Improve Salesforce UX – 4 Tactics

Daniel Gonzalez |
 Salesforce |
 Mar 17, 2021

Time to improve your Salesforce UX 

Establish a Feedback, Review, and Rollout Process for Salesforce Users

A good user experience provides your end-users with an intuitive, simple, and easy-to-use system. Ideally, when you’re designing your system, you want to design it with your end-users in mind. Thinking about what’s going to make it easier for them to get what they need out of Salesforce. If they’re navigating through cluttered layouts, un-used fields, and just a messy org, chances are they’ll be less likely to use Salesforce, which will lead to a decrease in user adoption, and ultimately you won’t achieve the ROI of Salesforce that you could be. Let’s walk through ways you can improve your Salesforce UX and get the most out of your Salesforce investment.

  1. Use a Suggestion Box for Users
  2. Gather Feedback in Salesforce
  3. Create a Cadence around Salesforce UX/Feature Feedback
  4. Develop a Roll-out Process: Salesforce Release Schedule

Now, let’s dive in deeper.

1. Use a Suggestion Box for Users

Feedback from users is a great waya to improve your Salesforce UX, and it’s 100% necessary in order to build a powerful UX for your organization. However, feedback with no checks and balances can quickly spiral out of control. In the consulting space, it’s an all too common scenario where we are brought in to “revamp” Salesforce for an organization. Immediately, it’s pretty clear which organizations have had a sense of a release schedule, or feedback process as the ones that do not often are carrying around a load of technical debt.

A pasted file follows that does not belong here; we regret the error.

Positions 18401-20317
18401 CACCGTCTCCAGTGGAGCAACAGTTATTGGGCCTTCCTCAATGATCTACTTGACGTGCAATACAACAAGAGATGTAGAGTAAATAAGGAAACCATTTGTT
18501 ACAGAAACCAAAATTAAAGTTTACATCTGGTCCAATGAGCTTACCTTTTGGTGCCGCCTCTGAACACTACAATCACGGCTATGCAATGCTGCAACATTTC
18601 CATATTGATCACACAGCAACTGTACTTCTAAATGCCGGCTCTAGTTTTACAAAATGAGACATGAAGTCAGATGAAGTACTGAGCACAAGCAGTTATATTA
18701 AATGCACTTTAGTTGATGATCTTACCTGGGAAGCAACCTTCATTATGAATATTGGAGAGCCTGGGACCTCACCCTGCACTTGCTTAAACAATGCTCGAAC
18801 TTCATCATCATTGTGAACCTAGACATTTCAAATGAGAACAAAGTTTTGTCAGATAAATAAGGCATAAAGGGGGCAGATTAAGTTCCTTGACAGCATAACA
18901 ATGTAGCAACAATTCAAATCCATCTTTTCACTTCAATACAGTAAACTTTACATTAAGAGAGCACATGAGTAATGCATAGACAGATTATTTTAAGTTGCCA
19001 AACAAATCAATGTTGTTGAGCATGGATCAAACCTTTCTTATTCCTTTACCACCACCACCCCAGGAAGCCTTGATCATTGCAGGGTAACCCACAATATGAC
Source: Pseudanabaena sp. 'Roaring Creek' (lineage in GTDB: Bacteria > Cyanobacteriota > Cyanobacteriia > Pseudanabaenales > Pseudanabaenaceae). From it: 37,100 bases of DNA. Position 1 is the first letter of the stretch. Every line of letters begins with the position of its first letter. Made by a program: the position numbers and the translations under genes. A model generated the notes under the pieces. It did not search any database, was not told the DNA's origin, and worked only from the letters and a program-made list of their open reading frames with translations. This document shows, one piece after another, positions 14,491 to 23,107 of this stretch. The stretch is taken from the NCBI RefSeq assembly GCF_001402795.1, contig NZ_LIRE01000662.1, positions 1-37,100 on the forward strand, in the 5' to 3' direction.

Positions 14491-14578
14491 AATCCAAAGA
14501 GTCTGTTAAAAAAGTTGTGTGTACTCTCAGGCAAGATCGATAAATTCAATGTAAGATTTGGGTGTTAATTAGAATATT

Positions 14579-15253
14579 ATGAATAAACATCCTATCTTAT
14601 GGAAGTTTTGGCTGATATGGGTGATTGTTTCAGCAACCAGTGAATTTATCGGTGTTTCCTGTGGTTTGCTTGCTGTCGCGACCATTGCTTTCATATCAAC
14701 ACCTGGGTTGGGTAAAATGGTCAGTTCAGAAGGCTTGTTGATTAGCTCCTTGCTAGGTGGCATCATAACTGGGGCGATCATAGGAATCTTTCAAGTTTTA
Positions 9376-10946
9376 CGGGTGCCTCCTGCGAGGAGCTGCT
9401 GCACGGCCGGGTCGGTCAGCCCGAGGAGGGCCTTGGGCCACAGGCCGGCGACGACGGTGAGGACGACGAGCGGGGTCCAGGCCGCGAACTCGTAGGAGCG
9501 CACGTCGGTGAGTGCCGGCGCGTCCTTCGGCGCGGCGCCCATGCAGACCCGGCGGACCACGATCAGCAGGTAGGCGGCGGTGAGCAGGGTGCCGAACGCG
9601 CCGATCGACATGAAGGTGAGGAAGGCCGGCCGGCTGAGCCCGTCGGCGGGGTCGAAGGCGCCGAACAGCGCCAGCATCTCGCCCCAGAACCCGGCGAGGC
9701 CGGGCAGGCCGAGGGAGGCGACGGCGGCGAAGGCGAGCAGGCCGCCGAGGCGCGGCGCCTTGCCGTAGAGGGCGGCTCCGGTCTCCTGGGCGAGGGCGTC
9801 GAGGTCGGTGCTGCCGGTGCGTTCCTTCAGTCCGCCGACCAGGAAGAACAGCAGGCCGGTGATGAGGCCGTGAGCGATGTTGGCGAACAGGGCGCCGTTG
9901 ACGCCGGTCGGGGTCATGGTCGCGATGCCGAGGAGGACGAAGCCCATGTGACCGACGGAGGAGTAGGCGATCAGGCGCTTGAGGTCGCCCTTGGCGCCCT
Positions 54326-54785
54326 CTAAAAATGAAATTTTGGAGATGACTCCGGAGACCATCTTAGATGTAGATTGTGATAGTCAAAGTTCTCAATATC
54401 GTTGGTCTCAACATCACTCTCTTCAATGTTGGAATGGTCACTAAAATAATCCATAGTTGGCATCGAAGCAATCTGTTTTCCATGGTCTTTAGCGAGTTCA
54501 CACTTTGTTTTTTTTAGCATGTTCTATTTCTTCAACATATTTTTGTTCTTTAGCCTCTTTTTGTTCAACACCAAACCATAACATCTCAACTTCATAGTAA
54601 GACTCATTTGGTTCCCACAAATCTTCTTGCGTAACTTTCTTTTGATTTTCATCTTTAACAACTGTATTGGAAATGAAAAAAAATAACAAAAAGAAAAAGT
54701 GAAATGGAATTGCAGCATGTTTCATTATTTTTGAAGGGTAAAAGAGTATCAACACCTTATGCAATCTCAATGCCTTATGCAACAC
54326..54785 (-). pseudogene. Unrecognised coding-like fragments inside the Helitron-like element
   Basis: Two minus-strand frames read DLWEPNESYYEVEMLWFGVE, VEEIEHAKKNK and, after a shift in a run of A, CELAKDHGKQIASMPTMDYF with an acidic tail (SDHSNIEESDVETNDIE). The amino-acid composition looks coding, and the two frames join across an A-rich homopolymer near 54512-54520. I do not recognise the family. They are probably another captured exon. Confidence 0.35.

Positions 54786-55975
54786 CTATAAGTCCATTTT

Do your page layouts have 10+ fields that are often never used? Do we have automated processes that were once important but now obsolete? All of these things can drastically impact the usability of an org and ultimately its adoption. Like many things in Salesforce, the problem is less of a technical issue or a resource issue but a planning/strategy issue. As an admin, it’s your job to help develop this feedback strategy and as a consultant cleaning up technical debt without establishing a feedback strategy is only a temporary fix.

Being a Salesforce admin can be a space that’s quite difficult to manage as your often battling pressure from different departments, individual users, and even the platform itself when certain technical adjustments need to be made. It’s happened to me and I’ve seen it happen to many others where the role quickly can turn into a “yes I can do that” type of environment. This is a dangerous habit to adopt and it will not only decrease your productivity but ultimately hurt the businesses. Your colleagues will temporarily love you and it will feel nice to please them, but long term it is unsustainable.

2. Gather Feedback in Salesforce

Obviously, we do not want to discourage users from providing feedback, but we want to coach them on the best way to provide this to us. Ironically, one of the first units in trailhead shows us how to build a “suggestion app” in Salesforce. This same methodology can be used to gather user requests and UX feedback. It can be as simple as a custom object with a few fields placed somewhere where it is easy to access, consider using something like a global action so they can do this on the fly. Some simple items we can look to capture are the following:

  • Who submitted the feedback (Role, Profile, Manager)
  • When the feedback was submitted
  • Type of request (Feature, Automation, Field, Report)
  • Request